Animation Buttons and Properties

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Animation Buttons and Properties

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An Animation button animates one or more geometric objects or parameters.

Creating and Using an Animation Button

Use Animation buttons to automate motion in your sketch. Use an Animation button to move a point along its path, to move an independent point randomly in the plane, or to vary a parameter.

Select one or more objects and choose Edit | Action Buttons | Animation to create an Animation button.

How the button animates each selected object depends on the nature of the object:

Independent points animate freely in the plane.

Points on path objects animate along their paths.

Other geometric objects animate the points on which they depend.

Parameters animate by changing their numeric value.

You may want to familiarize yourself with the Display | Animate command before creating action buttons to perform animations for you.

Press an Animation button once to start the animation. The button remains pressed until the animation is finished. You can press the button a second time, while the button is still pressed, to stop the animation.

You can also press the Esc key to stop the animation. (You may have to press the Esc key more than once.)

Choose Edit | Properties | Animate to set the animation speed and direction and to set the domain for parameter animation.

Animate Properties

This Properties panel appears only for Animation action buttons. Use it to determine how each animated object moves.

The panel appears automatically when you choose Edit | Action Buttons | Animation to create a button. After you’ve created the button, choose Edit | Properties, or choose Properties from the Context menu, to display the panel again to make further adjustments.

Animate Properties for a Point

Animate Properties for a Point


Animate Properties for a Parameter

Animate Properties for a Parameter

The list at the top describes the motion of each animated object. If the button animates an object that can move only by moving its parents, the list shows the parents rather than the object itself. (For instance, if you animate the segment connecting point A and point B, the list shows A and B rather than the segment.) When you highlight an object in the list, the details of that object’s animation settings appear in the lower part of the panel, and you can modify the settings to change how the animation works.

Direction: For parameters and for points that are animated on paths, you can set the direction of the motion. The available choices depend on the kind of path and the kind of objects. For instance, if the path is a circle or circle interior, the first two choices are counter-clockwise and clockwise. If the path is a straight object, arc, or polygon, the first two choices are forward and backward. If the animated object is a parameter, the first two choices are increasing and decreasing.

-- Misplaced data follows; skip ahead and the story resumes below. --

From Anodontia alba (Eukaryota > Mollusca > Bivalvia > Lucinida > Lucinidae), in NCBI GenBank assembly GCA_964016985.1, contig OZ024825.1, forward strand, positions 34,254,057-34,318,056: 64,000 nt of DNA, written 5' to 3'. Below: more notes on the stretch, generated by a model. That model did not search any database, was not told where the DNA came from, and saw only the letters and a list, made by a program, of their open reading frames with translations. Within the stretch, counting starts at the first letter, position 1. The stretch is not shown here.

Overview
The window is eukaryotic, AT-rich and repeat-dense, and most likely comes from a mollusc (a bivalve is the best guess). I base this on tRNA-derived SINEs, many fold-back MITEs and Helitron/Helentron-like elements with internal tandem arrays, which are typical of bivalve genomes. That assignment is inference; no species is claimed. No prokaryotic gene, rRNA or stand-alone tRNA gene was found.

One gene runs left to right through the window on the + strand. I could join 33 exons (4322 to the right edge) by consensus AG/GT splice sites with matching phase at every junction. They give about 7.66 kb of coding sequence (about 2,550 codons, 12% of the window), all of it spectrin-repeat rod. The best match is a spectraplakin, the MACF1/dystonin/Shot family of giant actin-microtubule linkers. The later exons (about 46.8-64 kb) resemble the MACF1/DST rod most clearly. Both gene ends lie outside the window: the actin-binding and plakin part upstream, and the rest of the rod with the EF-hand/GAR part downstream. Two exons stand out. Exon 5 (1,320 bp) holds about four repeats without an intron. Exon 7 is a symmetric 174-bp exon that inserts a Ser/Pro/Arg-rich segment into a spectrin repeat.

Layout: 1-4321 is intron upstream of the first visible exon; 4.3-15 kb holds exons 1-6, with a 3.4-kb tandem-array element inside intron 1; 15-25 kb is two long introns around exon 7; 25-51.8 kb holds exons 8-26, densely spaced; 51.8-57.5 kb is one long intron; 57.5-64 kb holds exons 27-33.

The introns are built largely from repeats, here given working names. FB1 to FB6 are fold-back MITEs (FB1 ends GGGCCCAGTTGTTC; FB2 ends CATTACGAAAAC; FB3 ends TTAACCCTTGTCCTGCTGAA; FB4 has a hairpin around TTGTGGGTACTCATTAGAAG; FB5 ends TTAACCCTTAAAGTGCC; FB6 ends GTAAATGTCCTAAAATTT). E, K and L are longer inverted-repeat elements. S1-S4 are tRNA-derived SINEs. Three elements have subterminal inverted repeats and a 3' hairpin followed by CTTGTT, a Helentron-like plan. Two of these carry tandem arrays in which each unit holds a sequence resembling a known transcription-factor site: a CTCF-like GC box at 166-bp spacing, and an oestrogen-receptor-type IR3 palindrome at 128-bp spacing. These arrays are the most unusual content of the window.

Animating points or parameters randomly is particularly useful for investigations in probability, statistics, and chaos.

If you choose random direction for a point on a path, the point moves to a new randomly chosen position on its path each time it moves. Similarly, if you choose random direction for a parameter, the parameter takes on a new random value within its domain each time it moves.

Once Only: For a parameter or a point on a path which is moving randomly, check Once only to stop the animation after it generates a single new random position or value. For points on paths that aren’t moving randomly, check Once only to stop the animation when the point returns to its starting position. For parameters which aren’t moving randomly, check Once only to stop the animation when the parameter returns to its starting value.

The Once only check box is not available when a point or parameter is moving bidirectionally.

Speed: This portion of the dialog box appears only for points, and allows you to set the speed of an animated point to slow, medium, fast, or some other desired value.

Change Value: This portion of the dialog box appears only for parameters, and allows you to determine how a parameter’s value changes. You can determine whether the value changes continuously or discretely (jumping by an increment you set each time the value changes). You can determine how quickly the value changes, and the domain within which the value can vary.

The rate at which a parameter changes its value is not exact. Sketchpad tries to change the value at the designated rate, but if your computer is busy with other tasks, the parameter may change more slowly than the rate set here.